2006AL 3, NL 2PNC Park, Pittsburgh
2007AL 5, NL 4AT&T Park, San Francisco
2008AL 4, NL 3Yankee Stadium, New York
2009AL 4, NL 3Busch Stadium, St. Louis
Complete All-Star Game results >


“It takes pitching, hitting and defense. Any two can win. All three make you unbeatable.”    
–Joe Garagiola
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PostSubject: Re: AL beats NL, keeps All-Star streak alive, Granderson key   Wed Jul 15, 2009 8:52 am

Wednesday, July 15, 2009
Tom Gage: MLB All-Star Game: AL 4, NL 3
Curtis Granderson's big hit helps AL win grand prize

Detroit

Take it from a convert -- one who's been there but wasn't there -- the All-Star Game is a match made in network heaven.

It's still the best All-Star Game in sports. But beyond doubt, it's also the best televised All-Star Game in sports.

So sayeth one who muted the commercials between innings -- and enjoyed doing so -- but didn't mute Curtis Granderson's one-out triple in the eighth that led to the winning run in the American League's 4-3 triumph over the National League.

When you cover an All-Star Game, you cover a baseball game. Story, notes, quotes -- the same menu as a Tigers' game.

That's fine. Those are important. They are the lifeblood of coverage. They tell you what happened. But in this day and age, they might not tell you what most people will remember.

And most people weren't at Busch Stadium on Tuesday night. Just as they weren't sitting in the press box, keeping score, and trying to figure out which players haven't been used yet.

Most people were in their living rooms, or in their family rooms, or their kitchens, their dens, their great rooms, their basements, or their bedrooms, or at the bar watching the game on television.

Me? I was in my kitchen.

That's where I became a convert -- from grumpy scribe thinking TV interferes with the true coverage of the All-Star Game to realizing the full scope of how the experience has evolved.

How's this for a change?

Now let me make this perfectly clear. HDTV helped. And having a pregame hamburger perfectly grilled -- if I do say so myself -- helped.

And having broadcaster Joe Buck conduct a relaxed, entertaining interview of President Barack Obama, who refreshingly didn't cover up just how much of a White Sox fan he is, helped.

Even some old gripes faded. Like the starting-time gripe

It's always been a source of personal dismay, if not more, that baseball begins its showcase games, like the World Series and All-Star Game, too darn late.

Your resident baseball Grinch had it all planned this time. He Googled the official Eastern Daylight time, and jotted down, to the second, when the first pitch was thrown. All in the name of thinking it would begin too late.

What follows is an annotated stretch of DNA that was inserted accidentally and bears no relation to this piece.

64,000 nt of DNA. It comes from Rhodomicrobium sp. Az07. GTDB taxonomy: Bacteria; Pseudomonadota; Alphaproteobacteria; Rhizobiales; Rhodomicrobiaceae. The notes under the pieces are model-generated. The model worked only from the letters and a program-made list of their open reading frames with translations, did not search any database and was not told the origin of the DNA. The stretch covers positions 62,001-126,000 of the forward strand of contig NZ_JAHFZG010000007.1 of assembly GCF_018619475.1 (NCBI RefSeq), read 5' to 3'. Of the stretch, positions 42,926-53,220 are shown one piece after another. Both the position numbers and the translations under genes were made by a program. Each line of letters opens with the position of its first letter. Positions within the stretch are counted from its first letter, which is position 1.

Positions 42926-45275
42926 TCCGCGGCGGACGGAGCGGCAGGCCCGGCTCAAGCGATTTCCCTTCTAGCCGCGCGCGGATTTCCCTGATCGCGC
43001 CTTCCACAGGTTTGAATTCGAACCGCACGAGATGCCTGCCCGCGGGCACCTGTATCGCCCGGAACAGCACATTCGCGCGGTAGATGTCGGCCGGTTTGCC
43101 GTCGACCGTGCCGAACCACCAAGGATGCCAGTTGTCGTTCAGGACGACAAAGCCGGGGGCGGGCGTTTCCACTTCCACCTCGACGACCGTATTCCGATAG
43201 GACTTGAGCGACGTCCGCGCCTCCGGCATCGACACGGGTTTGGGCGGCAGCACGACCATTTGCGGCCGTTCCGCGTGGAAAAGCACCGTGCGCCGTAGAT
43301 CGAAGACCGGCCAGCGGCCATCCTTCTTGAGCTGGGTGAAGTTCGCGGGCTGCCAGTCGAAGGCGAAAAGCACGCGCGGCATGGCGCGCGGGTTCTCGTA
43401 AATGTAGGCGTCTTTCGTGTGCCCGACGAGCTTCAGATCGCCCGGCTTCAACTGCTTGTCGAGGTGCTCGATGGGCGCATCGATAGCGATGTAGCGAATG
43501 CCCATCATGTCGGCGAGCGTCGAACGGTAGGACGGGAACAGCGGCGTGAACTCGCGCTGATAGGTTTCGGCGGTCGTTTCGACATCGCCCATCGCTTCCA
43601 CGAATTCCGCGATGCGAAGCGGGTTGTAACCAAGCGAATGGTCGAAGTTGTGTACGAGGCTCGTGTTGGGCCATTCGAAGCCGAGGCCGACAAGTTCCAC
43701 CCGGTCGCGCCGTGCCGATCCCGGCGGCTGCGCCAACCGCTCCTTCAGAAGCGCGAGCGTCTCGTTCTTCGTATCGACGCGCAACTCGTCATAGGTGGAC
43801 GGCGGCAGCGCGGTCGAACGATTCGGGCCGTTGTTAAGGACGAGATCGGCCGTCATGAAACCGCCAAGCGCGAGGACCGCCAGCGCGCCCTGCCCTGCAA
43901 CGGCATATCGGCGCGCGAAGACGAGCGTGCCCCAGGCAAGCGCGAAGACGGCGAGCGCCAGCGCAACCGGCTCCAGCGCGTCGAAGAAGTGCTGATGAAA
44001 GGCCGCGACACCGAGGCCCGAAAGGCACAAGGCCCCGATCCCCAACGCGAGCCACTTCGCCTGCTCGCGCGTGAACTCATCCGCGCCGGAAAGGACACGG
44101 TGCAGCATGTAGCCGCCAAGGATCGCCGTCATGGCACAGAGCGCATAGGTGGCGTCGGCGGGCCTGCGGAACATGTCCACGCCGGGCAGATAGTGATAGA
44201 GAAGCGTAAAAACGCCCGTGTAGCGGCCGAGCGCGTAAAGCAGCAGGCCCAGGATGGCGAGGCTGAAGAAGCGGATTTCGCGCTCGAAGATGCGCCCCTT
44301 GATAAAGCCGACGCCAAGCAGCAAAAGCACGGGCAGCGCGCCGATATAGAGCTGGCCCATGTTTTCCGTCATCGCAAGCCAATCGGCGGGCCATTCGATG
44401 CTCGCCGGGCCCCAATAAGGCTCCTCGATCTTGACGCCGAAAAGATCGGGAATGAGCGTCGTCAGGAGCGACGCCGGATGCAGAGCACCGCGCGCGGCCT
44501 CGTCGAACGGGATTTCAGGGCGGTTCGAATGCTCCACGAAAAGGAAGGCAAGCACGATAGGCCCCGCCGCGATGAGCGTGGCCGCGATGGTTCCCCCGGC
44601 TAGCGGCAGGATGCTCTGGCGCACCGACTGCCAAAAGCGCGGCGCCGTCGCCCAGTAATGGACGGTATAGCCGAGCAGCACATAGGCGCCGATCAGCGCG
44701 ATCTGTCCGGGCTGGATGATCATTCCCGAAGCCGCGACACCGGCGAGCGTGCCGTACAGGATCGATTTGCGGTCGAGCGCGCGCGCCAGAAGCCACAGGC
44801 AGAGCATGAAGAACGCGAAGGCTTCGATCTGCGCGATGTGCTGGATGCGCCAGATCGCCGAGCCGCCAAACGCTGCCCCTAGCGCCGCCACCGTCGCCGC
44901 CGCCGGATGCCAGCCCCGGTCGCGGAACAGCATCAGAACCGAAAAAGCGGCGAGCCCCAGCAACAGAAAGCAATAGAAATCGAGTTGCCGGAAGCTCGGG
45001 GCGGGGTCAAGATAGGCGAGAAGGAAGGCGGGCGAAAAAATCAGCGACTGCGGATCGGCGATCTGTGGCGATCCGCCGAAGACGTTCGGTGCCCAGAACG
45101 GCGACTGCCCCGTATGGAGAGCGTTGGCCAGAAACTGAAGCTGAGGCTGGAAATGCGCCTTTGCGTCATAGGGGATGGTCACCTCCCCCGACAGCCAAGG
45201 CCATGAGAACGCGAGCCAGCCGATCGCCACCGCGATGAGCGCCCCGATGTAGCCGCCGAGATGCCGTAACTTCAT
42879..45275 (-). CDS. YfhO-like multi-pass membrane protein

So the first pitch, it can be said with certainty, was thrown at 8:50:13 EDT -- but you know what? It wasn't too late.

Maybe the first pitch of most World Series games is thrown too late, October days being shorter. But as dusk deepened on a peaceful July night, outside this kitchen at least, first pitch could even have been 8:50:14 and no one would have complained.

It was the sort of classically gentle evening, if you know the play "Our Town," on which you could smell Mrs. Gibbs' heliotrope.

This was a good All-Star Game, but it was a better-than-good experience. Conversion can be enlightening, can't it?

A perfect summer night

From watching Granderson riding in the pregame red carpet parade with his mom and dad -- nothing splashy, nothing showy, just family pride of mom and dad.

From Stan Musial's dignified entrance to the prediction from Ken Rosenthal, FOX's fine on-the-scene reporter, that Roy Halladay will get traded by the end of the month, there was something for everyone.

It didn't even matter that my next-door-neighbor played her piano with her windows open and my windows open during the seventh-inning stretch.

It was all good.

Because it was a summer night at home, the All-Star Game was on -- and sometimes being a baseball writer is the act of stepping back and being a baseball watcher instead.

The Tigers did well. Justin Verlander didn't play. But Edwin Jackson needed only four pitches to get through his scoreless inning. Brandon Inge got into the game at third base and grounded to short in his only at-bat.

And at 11:21:04 EDT, it didn't even end late. Then again, who keeps track of such things?

tom.gage@detnews.com


“It takes pitching, hitting and defense. Any two can win. All three make you unbeatable.”    
–Joe Garagiola